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Thomas C Quinn, MD, is the Director, Johns Hopkins Center for Global Health and a Professor of Medicine at Johns Hopkins University. He is also Chief, International HIV/STD Section, Laboratory of Immunoregulation, NIAID. Dr. Quinn obtained his M.D. from Northwestern University. He was a research associate in infectious diseases in the NIAID Laboratory of Parasitic Diseases and completed a fellowship in infectious diseases at the University of Washington. Since 1981, he has been assigned to the division of infectious diseases at Johns Hopkins University, where he became a professor of medicine in 1991. Dr. Quinn is a member of the Institute of Medicine and the National Academy of Sciences and is a fellow of the American Association for the Advancement of Science.


Andrew Rice, PhD, is the Nancy Chang, Ph.D. Endowed Professorship in the Department of Molecular Virology and Microbiology and a Member, Dan L Duncan Comprehensive Cancer Center at the Baylor College of Medicine. Dr. Quinn obtained his PhD from Brandeis University with Advanced Training from Imperial Cancer Research Fund Of London and University Of Cambridge. His and his lab’s general research interest is the regulation of gene expression during viral infection over the past several years, they have largely focused on gene regulation during human immunodeficiency virus (HIV) infection.


Dr. Satya Dandekar is a Professor and Chair of the Department of Medical Microbiology and Immunology at the School of Medicine, University of California, Davis. She received her Ph.D. degree in Microbiology from M.S. University of Baroda, India and her postdoctoral training at the National Institutes of Health. Her research focuses on the mucosal immunology of HIV infection with a specific emphasis on the host-pathogen interactions at the mucosal interface, microbiota, mucosal innate defenses and gut healing. Her studies developed the SIV model of HIV enteropathogenesis and identified the role of gut epithelial damage in early HIV and SIV infections. Current studies apply immunologic and genomic methodologies to investigate the impact of HIV on the gut mucosal immune sensing and response to pathogens and microbiota and to explore novel approaches for the resolution of chronic gut inflammation. Dr. Dandekar has mentored junior researchers and faculty. She has served on the review panels and advisory committees at the NIH and non-federal agencies.


Dr. Michael Emerman trained with two Nobel laureates; he obtained his Ph.D. in Cellular and Molecular Biology at the University of Wisconsin-Madison in 1986 under the guidance of Dr. Howard Temin and continued postdoctoral training at the Pasteur Institute in Paris to work with the co-discoverer of HIV, Luc Montagnier. Since 1989, Dr. Emerman has led a lab at the Fred Hutchinson Cancer Research Center where he is now a Member in Human Biology and Basic Sciences and has appointments at the University of Washington as an Affiliate Professor in the Departments of Microbiology and Global Health. Dr. Emerman’s lab has focused on the molecular and cellular biology of HIV, but in more recent years his group has focused on the evolutionary battle between viruses and their hosts using HIV as a model. Along with his collaborator, Dr. Harmit Malik at the FHCRC, the studies expand on the the concept that ancient viruses have shaped our genome in ways that impact our resistance or susceptibility to modern-day emerging viruses such as HIV. Dr. Emerman has published over 120 peer-reviewed articles on the molecular virology of HIV including many studies on host restriction factors and viral accessory genes. He was the recipient of an American Foundation for AIDS Research Scholar Award and a National Institute of Allergy and Infectious Diseases Merit Award. He is the Editor-in-Chief of Virology and Associate Editor of PLOS Pathogens.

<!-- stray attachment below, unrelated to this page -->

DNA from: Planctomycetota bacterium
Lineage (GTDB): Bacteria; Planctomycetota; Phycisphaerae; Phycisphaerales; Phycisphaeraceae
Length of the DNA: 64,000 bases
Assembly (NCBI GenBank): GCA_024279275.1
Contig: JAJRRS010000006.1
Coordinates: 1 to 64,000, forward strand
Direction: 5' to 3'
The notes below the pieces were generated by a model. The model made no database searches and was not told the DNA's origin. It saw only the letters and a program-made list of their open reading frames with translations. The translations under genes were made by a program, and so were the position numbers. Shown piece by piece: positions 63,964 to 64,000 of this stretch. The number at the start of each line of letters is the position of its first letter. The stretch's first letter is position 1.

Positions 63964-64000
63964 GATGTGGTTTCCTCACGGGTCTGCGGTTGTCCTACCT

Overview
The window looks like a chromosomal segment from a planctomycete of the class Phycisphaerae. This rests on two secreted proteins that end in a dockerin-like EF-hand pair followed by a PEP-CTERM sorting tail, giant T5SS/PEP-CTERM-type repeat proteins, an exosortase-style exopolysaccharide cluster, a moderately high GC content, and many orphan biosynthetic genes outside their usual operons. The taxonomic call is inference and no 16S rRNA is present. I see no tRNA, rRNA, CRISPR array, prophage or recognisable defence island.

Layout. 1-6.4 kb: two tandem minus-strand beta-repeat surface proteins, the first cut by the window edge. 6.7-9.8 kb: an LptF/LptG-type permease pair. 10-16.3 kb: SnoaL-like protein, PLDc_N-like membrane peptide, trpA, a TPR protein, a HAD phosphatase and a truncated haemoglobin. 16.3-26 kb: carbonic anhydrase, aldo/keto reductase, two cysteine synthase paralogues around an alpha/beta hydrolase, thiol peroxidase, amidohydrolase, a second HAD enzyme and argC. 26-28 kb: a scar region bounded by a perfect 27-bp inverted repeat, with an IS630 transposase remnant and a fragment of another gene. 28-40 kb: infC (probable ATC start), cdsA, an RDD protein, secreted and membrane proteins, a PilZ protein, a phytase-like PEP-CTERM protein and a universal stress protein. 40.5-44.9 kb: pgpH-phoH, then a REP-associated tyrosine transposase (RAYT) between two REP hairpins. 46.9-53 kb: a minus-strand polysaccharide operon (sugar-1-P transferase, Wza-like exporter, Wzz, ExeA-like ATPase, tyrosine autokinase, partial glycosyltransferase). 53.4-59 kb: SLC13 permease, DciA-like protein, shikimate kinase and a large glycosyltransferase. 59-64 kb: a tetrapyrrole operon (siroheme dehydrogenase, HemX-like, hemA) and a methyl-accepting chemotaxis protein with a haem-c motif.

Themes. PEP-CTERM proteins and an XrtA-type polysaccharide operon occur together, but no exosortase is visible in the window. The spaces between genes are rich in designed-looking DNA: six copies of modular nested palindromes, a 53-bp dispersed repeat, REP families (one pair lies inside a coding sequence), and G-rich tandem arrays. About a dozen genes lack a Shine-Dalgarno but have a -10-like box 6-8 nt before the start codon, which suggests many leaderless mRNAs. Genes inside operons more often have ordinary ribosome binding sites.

George Lewis, PhD, is the Director, Division of Vaccine Research, The Robert C. Gallo, MD Endowed Professorship in Translational Medicine, and a Professor of Microbiology and Immunology in the Institute of Human Virology at the University of Maryland School of Medicine. Dr Lewis obtained his Ph.D. from the University of Mississippi, in Immunology in the Department of Biology, and was a Postdoctoral Fellow at UCSF in the Department of Microbiology and Immunology, and Immunology/Immunochemistry. His and his lab’s research interests are HIV vaccine development, and the structural and functional basis of Fc-mediated effector function.